The Icelandic Model

By Katie L. Wallace

The European Central bank.

“People, fight, they’re drinking your blood,” chant protesters in Greece.  These stark words offer a glimpse into the grim reality faced by people throughout Europe as further proposals mandating increased austerity measures go before the parliaments of several nations. The European fiscal crisis will, for the foreseeable future, continue to be an uphill battle filled with high unemployment rates and skyrocketing taxes.

Citizens are taking to the streets in protest and frequently violence erupts.  Nations on the brink of economic collapse have found themselves chastened like naughty children who overspent their allowance and who require lessons on fiscal responsibility.  Media outlets spotlight the fragile nation-states as hostages to the demands of international lenders and financial institutions. They also speculate on the likelihood of a country’s financial fall with apocalyptic warnings of worldwide financial doom.

In the deeply emotional issue of nation-state austerity, it must be asked if this is the right measure for economic growth.  The practice of increasing revenue and decreasing expense may be the tried and true methodology to remedy an economic downturn, but it should not be at the expense of the people housed within that system.  The media continue to reflect the story that the governments and people of the economically distressed nations are in trouble due to their own profligacy, even though some economists believe this not to be true.

Media reaction to the crisis in Europe has not only led to divergent national views of European unity and of the European Central bank, but to sweeping changes as citizens choose to elect national leaders with differing ideological views.  Greece’s parliamentary election resulted in the dismissal of the mainstream parties, which created greater political division inside and outside of the nation.  The election of French President Francois Hollande of the Socialist Party in May 2012 was seen by some analysts as a way to stave off the domino effect of economic decline from hitting France. President Hollande also ushered in the possibility of a differing EU recovery model, but to-date there have been no changes regarding the management of austerity measures. Both elections indicate the European people are tired of austerity with no real plans towards a steady recovery for the eurozone.  There is another option.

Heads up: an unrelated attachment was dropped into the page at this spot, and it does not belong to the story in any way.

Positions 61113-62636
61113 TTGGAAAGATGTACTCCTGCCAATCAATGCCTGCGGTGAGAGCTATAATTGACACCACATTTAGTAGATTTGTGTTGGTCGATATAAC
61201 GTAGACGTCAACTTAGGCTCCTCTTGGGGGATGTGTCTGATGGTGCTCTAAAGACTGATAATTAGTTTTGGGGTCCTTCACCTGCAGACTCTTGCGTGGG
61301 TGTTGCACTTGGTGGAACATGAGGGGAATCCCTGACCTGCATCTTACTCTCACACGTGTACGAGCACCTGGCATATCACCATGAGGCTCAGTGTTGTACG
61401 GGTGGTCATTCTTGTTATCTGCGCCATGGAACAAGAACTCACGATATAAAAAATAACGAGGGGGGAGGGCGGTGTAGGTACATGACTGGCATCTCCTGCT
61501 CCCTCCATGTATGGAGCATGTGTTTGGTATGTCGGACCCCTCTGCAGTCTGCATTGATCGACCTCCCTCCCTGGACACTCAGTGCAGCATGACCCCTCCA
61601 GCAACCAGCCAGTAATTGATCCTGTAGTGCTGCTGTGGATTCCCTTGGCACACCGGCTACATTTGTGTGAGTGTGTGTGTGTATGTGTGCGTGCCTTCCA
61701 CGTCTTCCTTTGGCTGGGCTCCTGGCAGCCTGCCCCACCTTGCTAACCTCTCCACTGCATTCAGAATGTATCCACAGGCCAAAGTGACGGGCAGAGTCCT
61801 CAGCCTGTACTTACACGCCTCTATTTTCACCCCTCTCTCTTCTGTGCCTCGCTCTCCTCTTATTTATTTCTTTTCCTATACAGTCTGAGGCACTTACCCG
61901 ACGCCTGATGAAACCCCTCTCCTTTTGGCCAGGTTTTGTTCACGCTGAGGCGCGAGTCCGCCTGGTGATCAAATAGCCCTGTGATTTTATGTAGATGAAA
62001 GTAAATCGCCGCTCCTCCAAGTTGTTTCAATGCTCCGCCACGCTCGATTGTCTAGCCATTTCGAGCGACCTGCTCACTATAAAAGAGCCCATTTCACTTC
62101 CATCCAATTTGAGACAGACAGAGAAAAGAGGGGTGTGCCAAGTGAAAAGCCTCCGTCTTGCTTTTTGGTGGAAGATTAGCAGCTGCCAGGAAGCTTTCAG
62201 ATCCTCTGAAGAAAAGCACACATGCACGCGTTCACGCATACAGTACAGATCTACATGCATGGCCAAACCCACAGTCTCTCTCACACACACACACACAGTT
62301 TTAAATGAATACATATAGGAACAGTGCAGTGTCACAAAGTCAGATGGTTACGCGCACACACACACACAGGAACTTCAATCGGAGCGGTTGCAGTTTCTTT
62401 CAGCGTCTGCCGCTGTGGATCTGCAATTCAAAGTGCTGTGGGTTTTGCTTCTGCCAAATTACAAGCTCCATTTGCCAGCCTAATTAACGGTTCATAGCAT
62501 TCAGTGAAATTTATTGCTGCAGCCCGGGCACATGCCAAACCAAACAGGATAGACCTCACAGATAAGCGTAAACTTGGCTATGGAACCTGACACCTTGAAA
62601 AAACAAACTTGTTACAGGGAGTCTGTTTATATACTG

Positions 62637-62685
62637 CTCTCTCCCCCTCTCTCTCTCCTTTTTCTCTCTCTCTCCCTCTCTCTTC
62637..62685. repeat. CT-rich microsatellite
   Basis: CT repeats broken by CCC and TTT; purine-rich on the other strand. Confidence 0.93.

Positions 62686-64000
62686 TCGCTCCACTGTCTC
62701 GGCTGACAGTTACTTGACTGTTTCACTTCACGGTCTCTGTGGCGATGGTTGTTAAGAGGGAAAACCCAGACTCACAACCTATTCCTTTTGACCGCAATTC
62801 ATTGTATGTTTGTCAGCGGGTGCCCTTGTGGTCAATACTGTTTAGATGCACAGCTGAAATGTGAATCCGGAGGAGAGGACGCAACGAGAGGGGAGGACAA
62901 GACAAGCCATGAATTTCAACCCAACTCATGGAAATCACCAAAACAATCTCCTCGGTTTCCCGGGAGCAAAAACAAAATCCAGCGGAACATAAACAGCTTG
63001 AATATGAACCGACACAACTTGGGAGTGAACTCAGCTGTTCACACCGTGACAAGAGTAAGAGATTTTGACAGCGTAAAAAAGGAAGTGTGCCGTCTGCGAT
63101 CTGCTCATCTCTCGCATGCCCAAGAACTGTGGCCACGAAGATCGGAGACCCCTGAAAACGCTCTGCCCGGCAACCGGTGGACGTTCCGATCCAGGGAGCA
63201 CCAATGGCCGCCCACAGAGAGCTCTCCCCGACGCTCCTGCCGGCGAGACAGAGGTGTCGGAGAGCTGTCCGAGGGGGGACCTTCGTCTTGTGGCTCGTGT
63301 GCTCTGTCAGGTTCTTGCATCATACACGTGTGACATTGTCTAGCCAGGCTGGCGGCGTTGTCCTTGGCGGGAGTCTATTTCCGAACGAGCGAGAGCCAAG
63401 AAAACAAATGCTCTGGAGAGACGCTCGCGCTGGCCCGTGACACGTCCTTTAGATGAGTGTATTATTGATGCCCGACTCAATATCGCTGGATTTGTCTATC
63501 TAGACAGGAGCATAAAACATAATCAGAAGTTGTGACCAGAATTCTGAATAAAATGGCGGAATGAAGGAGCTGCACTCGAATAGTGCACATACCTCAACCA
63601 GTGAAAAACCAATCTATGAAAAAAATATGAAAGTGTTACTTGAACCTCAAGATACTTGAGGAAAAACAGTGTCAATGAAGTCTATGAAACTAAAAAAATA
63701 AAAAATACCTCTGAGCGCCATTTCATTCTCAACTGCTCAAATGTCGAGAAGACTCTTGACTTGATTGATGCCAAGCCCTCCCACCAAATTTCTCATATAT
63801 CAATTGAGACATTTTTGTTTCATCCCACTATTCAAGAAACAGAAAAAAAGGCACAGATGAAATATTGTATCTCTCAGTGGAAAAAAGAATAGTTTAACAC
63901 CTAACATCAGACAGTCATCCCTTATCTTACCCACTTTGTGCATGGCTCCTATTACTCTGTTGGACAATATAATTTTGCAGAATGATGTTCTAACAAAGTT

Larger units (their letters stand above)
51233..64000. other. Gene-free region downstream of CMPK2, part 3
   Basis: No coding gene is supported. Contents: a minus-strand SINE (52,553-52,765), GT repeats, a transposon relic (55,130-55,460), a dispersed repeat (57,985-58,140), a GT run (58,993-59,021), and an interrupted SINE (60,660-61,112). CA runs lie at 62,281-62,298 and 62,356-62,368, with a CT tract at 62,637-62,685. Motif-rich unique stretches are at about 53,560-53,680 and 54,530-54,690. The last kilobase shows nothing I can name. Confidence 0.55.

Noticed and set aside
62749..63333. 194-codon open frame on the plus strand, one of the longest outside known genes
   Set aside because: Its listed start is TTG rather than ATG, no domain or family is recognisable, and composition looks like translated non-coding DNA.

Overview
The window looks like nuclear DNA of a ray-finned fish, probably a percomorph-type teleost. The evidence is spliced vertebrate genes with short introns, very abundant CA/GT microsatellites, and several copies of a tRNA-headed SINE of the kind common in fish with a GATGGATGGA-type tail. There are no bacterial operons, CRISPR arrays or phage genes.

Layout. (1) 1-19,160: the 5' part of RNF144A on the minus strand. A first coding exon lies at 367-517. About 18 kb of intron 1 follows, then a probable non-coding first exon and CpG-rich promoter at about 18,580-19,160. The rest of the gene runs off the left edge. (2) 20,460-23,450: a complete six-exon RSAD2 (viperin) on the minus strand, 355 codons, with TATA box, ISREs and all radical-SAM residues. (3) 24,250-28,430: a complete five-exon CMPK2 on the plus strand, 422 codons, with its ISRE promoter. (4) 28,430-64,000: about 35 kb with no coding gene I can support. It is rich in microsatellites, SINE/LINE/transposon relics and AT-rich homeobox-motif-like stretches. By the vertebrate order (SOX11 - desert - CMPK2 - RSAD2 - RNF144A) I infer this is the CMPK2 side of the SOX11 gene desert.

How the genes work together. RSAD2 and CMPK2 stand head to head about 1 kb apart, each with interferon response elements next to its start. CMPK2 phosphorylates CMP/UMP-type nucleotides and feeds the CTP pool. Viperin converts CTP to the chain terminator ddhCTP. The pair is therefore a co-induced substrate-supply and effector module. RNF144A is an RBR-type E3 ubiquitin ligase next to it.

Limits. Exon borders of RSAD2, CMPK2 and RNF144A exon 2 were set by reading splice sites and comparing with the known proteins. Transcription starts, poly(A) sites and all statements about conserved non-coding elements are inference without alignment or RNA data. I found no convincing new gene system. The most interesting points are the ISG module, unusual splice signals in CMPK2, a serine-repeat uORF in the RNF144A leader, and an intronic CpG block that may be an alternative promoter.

After its financial collapse of 2008, Iceland created a more innovative path.  Iceland citizens banded together to dismantle their corrupt government, create a new constitution, arrest the bankers responsible, and forgive the debts of their citizens. Iceland has shown itself to be a nation that is prepared to make the sweeping changes necessary to recover economically without putting a stranglehold on its citizenry.   Icelands slow and steady recovery should be a restoration model touted as a standard to other nations on the precipice of economic fall and, possibly, violent revolution.

Photo from Flickr, through a Creative Commons license.

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